The analysts assessment that the market for “postponing human death” could be worth $610 billion by 2025. But that doesn’t sit well with Christian Angermeier, who co-founded Cambrian BioPharma and Rejuveneron and whose family office Apeiron Investment Group has a special interest in extending longevity.
“It’s a meaningless, imaginary number that’s almost entirely made up by the cosmetics and nutritional supplement industry,” Angermeier said of the $610 billion estimate. In his view, the total addressable market of longevity plays is both smaller and potentially much larger than that.
“Right now,” Angermeier told TechCrunch, “the industry for in fact the delay of human death is zero, as there are no products on the market that are proven to slow down aging. Once the first are proven in a clinical trial, we expect this to go from zero to a trillion dollar industry within a decade. It will be so fast.”
He is not alone in this. There seems to be interest in the space growing rapidly in the VC community, so I talked to five investors to get a better idea of where longevity technology is headed and how big the market will become.
According to JME Ventures partner Samuel Gill, the longevity possibilities are “endless.” “Space is just getting started and will permeate all aspects of our lives in the next five to 10 years,” he says.
He added: “There are multiple angles to solving problems for very heterogeneous groups with different requirements. Health vs. Life Span, Pet vs. Human Longevity, Biotech vs. Wellness, Elderly vs. Young, Dependency vs. Autonomy, Prevention vs. Treatment, Analytics, Education, Infrastructure.”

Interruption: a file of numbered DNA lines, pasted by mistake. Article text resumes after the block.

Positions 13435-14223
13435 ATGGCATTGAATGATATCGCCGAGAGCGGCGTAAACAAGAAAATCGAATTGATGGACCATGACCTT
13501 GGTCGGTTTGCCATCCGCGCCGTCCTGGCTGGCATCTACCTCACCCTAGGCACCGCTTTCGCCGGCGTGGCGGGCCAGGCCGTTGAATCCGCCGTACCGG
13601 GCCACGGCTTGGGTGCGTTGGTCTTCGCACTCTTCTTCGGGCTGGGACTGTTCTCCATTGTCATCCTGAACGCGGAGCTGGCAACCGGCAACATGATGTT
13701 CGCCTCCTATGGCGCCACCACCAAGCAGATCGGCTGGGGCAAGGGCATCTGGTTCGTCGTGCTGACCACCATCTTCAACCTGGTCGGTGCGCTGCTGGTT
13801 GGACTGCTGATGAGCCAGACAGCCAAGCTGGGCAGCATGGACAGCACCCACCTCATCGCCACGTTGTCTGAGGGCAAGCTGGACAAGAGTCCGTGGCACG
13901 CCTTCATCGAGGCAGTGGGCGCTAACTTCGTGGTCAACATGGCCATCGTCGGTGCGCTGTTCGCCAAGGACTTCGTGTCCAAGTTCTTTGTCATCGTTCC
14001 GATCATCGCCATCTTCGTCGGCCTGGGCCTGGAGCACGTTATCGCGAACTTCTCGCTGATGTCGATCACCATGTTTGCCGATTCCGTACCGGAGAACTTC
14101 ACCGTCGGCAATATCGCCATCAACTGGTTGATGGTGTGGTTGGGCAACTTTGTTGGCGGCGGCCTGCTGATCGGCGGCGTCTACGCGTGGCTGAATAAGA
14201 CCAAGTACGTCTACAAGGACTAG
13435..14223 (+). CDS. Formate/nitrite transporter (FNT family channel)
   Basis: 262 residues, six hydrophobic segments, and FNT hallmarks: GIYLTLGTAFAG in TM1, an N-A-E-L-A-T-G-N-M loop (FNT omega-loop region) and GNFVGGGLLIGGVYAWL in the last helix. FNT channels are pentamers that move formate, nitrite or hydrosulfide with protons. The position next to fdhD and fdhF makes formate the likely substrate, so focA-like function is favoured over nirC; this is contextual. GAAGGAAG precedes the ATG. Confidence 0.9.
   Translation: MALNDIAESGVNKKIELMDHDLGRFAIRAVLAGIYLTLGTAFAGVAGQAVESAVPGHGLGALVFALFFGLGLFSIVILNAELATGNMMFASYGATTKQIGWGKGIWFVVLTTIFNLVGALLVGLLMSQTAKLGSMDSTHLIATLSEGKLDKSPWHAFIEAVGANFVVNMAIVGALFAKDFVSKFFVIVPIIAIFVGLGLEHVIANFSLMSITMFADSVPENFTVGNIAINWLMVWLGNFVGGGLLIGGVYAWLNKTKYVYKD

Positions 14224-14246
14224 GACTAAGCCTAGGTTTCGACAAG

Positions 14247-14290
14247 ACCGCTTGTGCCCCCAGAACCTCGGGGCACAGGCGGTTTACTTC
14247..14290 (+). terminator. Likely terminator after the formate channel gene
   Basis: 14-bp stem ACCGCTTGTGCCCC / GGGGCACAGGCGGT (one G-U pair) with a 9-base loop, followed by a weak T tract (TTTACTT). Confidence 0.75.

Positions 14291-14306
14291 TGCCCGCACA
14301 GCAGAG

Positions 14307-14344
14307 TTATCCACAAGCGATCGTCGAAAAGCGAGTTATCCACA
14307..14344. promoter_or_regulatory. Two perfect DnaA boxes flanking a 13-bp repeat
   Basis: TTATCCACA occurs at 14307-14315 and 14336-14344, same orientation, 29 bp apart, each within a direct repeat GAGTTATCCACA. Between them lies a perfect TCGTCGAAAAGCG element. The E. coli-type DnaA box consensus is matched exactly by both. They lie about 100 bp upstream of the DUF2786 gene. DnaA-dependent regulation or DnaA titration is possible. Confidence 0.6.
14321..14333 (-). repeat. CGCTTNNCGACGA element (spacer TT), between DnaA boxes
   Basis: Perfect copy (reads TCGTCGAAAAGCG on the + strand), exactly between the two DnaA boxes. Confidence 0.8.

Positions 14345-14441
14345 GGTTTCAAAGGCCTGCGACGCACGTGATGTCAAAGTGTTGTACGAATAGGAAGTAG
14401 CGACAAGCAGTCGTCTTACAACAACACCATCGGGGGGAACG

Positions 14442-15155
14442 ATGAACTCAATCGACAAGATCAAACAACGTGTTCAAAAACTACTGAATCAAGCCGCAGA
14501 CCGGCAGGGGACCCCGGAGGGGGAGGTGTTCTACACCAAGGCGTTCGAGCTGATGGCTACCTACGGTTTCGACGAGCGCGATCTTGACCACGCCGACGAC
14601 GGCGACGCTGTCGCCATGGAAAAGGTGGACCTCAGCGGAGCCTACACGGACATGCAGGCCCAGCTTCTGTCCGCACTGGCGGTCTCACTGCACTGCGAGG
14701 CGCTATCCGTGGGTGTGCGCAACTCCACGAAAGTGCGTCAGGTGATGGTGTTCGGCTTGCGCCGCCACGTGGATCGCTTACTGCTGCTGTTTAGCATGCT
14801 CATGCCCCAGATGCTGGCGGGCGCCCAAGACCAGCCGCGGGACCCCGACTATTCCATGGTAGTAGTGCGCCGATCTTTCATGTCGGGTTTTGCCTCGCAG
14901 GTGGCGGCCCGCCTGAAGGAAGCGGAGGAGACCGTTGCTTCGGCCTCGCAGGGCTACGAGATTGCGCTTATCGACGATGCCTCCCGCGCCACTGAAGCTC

However, some startups in the space are still looking for more sources of capital. According to Longevity MarketCap newsletter author Nathan Cheng and his partner in Healthspan Capital, Sebastian Brunemeier, startups that operate at the intersection of biotech and longevity could still use more capital. “The whole field of longevity is underfunded compared to other areas of biotech and private equity,” the two said. “We expect it will be another five years or so before long-lived biotechs enter the mainstream investor consciousness.”
There are several reasons why longevity is not yet attracting more funds. Just the premise of much longer life can lead to strong opinions about ethics, environmental implications and overpopulation, not to mention the prospect of reversing aging.
But the problems that longevity solutions must solve go far beyond aging and improving quality of life.
“The 40 million unpaid caregivers in the U.S. aren’t just a small problem,” said Techstars’ Keith Camhi, who led Techstars Future of Longevity Accelerator in partnership with Melinda Gates’ Pivotal Ventures.
“The size and scope of the unpaid family care economy and what goes on there is a key part of our health system that shouldn’t be overlooked just because everyone is doing it on a voluntary basis,” he said
They are betting that startups will be able to tackle this problem, which also negatively affects diversity in the workplace. “It’s completely career-destructive and it’s disproportionately for women,” Kamhi said.
The wide range of topics mentioned here may have given you an idea of the breadth of the longevity sector. Read the full study to learn more about where longevity technology is now, where it’s headed, and what these investors are looking for in performance.